Skip to main content

Where Are They Now

Where Are They Now: Sam Ficken

Catch Up with the Jets Legend from Penn State


As an All-Big Ten kicker as a senior at Penn State, Sam Ficken showed he could be counted on.

In his final game as a Nittany Lion, the 2014 Pinstripe Bowl in Yankee Stadium against Boston College, he became a true Bronx Bomber by kicking a game-tying 45-yard field with 20 seconds left in the fourth quarter to send the game into overtime. He then secured the 31-30 victory with an extra point that took the same flight path as a straight-away centerfield home run.

Though he wasn't chosen in the 2015 NFL Draft, Ficken wanted to still be counted on at the next level, and signed as a free agent with the Jaguars. He'd then spend time with the Chiefs, the Rams – where he'd play in four games during the 2017 and '18 seasons – the Seahawks, and with the Packers up until the final cut, before signing with the Jets after one game of the 2019 season.

"When I arrived, the kicking position was a bit of a tornado," Ficken said. "In the couple of weeks leading up to that with (Chandler) Catanzaro retiring, they had Taylor (Bertolet) there, who had an up and down preseason. I actually thought I was going to get signed when all the cuts happened when I was with Green Bay. But then they signed the kicker from the Vikings, Kaare Vedvik.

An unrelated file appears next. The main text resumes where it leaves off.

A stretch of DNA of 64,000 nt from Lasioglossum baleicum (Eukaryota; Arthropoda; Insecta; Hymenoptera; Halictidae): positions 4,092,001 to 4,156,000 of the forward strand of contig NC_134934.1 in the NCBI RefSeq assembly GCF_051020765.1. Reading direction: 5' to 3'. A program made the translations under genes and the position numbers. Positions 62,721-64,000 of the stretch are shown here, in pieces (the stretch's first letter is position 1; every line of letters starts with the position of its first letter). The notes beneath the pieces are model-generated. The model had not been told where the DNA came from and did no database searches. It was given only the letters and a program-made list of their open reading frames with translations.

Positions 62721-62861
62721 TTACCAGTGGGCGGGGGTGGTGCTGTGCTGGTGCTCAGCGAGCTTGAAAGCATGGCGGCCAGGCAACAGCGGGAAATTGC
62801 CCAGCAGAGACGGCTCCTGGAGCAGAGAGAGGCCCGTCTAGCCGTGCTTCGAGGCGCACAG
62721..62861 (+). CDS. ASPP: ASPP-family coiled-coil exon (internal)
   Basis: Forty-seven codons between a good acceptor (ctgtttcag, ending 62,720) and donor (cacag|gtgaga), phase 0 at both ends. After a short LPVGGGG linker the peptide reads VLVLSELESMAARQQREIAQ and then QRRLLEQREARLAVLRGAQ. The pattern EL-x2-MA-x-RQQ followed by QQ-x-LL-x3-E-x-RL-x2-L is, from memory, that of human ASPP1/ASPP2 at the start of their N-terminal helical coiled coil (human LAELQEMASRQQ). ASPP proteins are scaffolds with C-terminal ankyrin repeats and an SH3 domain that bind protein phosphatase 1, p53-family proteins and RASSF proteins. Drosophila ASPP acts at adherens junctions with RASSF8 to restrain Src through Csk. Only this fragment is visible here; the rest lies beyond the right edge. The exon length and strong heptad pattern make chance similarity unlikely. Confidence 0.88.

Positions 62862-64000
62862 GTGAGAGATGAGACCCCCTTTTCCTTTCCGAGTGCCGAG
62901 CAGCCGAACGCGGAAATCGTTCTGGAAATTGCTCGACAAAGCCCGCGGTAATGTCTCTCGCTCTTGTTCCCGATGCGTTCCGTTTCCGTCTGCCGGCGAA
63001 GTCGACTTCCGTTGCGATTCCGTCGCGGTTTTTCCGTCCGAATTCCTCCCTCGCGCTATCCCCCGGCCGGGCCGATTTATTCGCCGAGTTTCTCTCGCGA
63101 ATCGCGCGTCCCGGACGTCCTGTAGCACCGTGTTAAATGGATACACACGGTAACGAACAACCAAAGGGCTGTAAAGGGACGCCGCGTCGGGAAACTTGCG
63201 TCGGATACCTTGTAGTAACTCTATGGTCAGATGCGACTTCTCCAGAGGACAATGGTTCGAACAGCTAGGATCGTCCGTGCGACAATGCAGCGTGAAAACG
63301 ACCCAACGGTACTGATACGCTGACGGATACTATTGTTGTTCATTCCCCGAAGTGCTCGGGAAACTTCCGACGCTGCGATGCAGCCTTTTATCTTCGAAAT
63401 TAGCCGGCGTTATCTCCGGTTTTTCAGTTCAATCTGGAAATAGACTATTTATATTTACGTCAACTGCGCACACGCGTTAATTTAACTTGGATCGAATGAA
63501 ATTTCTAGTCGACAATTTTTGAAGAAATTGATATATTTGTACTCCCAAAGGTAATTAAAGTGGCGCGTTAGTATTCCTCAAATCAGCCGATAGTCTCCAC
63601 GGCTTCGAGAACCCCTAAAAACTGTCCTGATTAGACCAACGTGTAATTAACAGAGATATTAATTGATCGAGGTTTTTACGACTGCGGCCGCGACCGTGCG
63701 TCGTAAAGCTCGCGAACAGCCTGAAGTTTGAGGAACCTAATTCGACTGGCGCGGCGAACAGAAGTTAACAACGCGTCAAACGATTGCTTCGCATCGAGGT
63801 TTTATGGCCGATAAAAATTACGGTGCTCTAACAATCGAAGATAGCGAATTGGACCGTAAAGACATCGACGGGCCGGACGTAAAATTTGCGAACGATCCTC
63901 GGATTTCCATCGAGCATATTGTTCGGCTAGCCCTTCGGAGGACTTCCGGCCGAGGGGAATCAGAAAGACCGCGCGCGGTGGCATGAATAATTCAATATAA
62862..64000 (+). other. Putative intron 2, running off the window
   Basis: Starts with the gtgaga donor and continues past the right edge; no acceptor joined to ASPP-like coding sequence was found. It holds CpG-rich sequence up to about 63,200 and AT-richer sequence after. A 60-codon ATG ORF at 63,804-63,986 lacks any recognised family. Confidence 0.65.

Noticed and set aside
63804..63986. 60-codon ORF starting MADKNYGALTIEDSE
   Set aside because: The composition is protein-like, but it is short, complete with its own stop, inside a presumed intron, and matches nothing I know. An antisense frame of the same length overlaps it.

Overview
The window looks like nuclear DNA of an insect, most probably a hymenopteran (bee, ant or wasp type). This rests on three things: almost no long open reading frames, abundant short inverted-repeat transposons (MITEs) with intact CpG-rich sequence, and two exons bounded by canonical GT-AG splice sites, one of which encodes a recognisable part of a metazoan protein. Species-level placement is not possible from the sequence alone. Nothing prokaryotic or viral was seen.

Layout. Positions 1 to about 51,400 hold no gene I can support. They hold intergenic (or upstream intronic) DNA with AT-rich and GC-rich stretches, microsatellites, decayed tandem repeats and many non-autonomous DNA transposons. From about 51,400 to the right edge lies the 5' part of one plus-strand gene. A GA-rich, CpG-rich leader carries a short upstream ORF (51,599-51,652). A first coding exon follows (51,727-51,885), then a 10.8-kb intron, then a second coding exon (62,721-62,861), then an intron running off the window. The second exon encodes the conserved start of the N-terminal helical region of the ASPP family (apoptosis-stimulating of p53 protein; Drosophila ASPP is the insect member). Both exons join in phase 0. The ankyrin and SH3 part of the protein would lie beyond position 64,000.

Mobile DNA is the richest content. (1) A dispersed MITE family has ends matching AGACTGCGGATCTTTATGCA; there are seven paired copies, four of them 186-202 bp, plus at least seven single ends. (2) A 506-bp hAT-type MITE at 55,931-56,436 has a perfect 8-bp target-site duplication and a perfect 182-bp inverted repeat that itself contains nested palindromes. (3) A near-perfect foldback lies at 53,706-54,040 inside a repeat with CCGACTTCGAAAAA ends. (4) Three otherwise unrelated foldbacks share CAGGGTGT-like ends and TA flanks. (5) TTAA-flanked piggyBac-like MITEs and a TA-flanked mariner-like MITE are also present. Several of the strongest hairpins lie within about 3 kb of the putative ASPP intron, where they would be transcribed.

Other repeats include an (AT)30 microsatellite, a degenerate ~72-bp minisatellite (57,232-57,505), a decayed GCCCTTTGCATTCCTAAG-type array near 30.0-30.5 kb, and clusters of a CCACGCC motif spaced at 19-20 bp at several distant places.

"Whenever you get signed after a tryout, it's always a bit of a whirlwind because you have like a go bag, essentially. You have about a week's worth of stuff and then all of a sudden, you're there for six months. So whenever that happens, that first week you're getting acclimated to the new team, the new players, your snapper, holder, the special teams coach. So yeah, it's always a whirlwind when that's how you get signed.

"Ultimately, (New York's special teams) Coach (Brant) Boyer was like, 'Hey, look. There's a reason you're here. Have confidence in yourself. You've shown that you can do this.' So I would say, for me, at that point in my career, I've been cut a couple of times, I know how the business works. I played in some games before, luckily, so it wasn't overwhelming. But I think the main thing was just go out there and try and do your job. And that first game, a Monday Night Football game, we played the Browns and it went well for me."

For the most part, that first season went well for Ficken. Through his first 11 games as a Jet, he connected on 11 of 16 field goal attempts and 19 of 20 extra points. And then in Week 14 against division-rival Miami, he booted three field goals, including the 44-yard game-winner with no time left on the clock for the 22-21 victory.

"I mean, that was a wild one. There were a bunch of lead changes in the final quarter. (Dolphins kicker) Jason Sanders had like seven or eight field goals. I think it was with maybe four minutes left, we went down and I kicked a (42-yard) field goal to take a one-point lead (19-18)," Ficken said.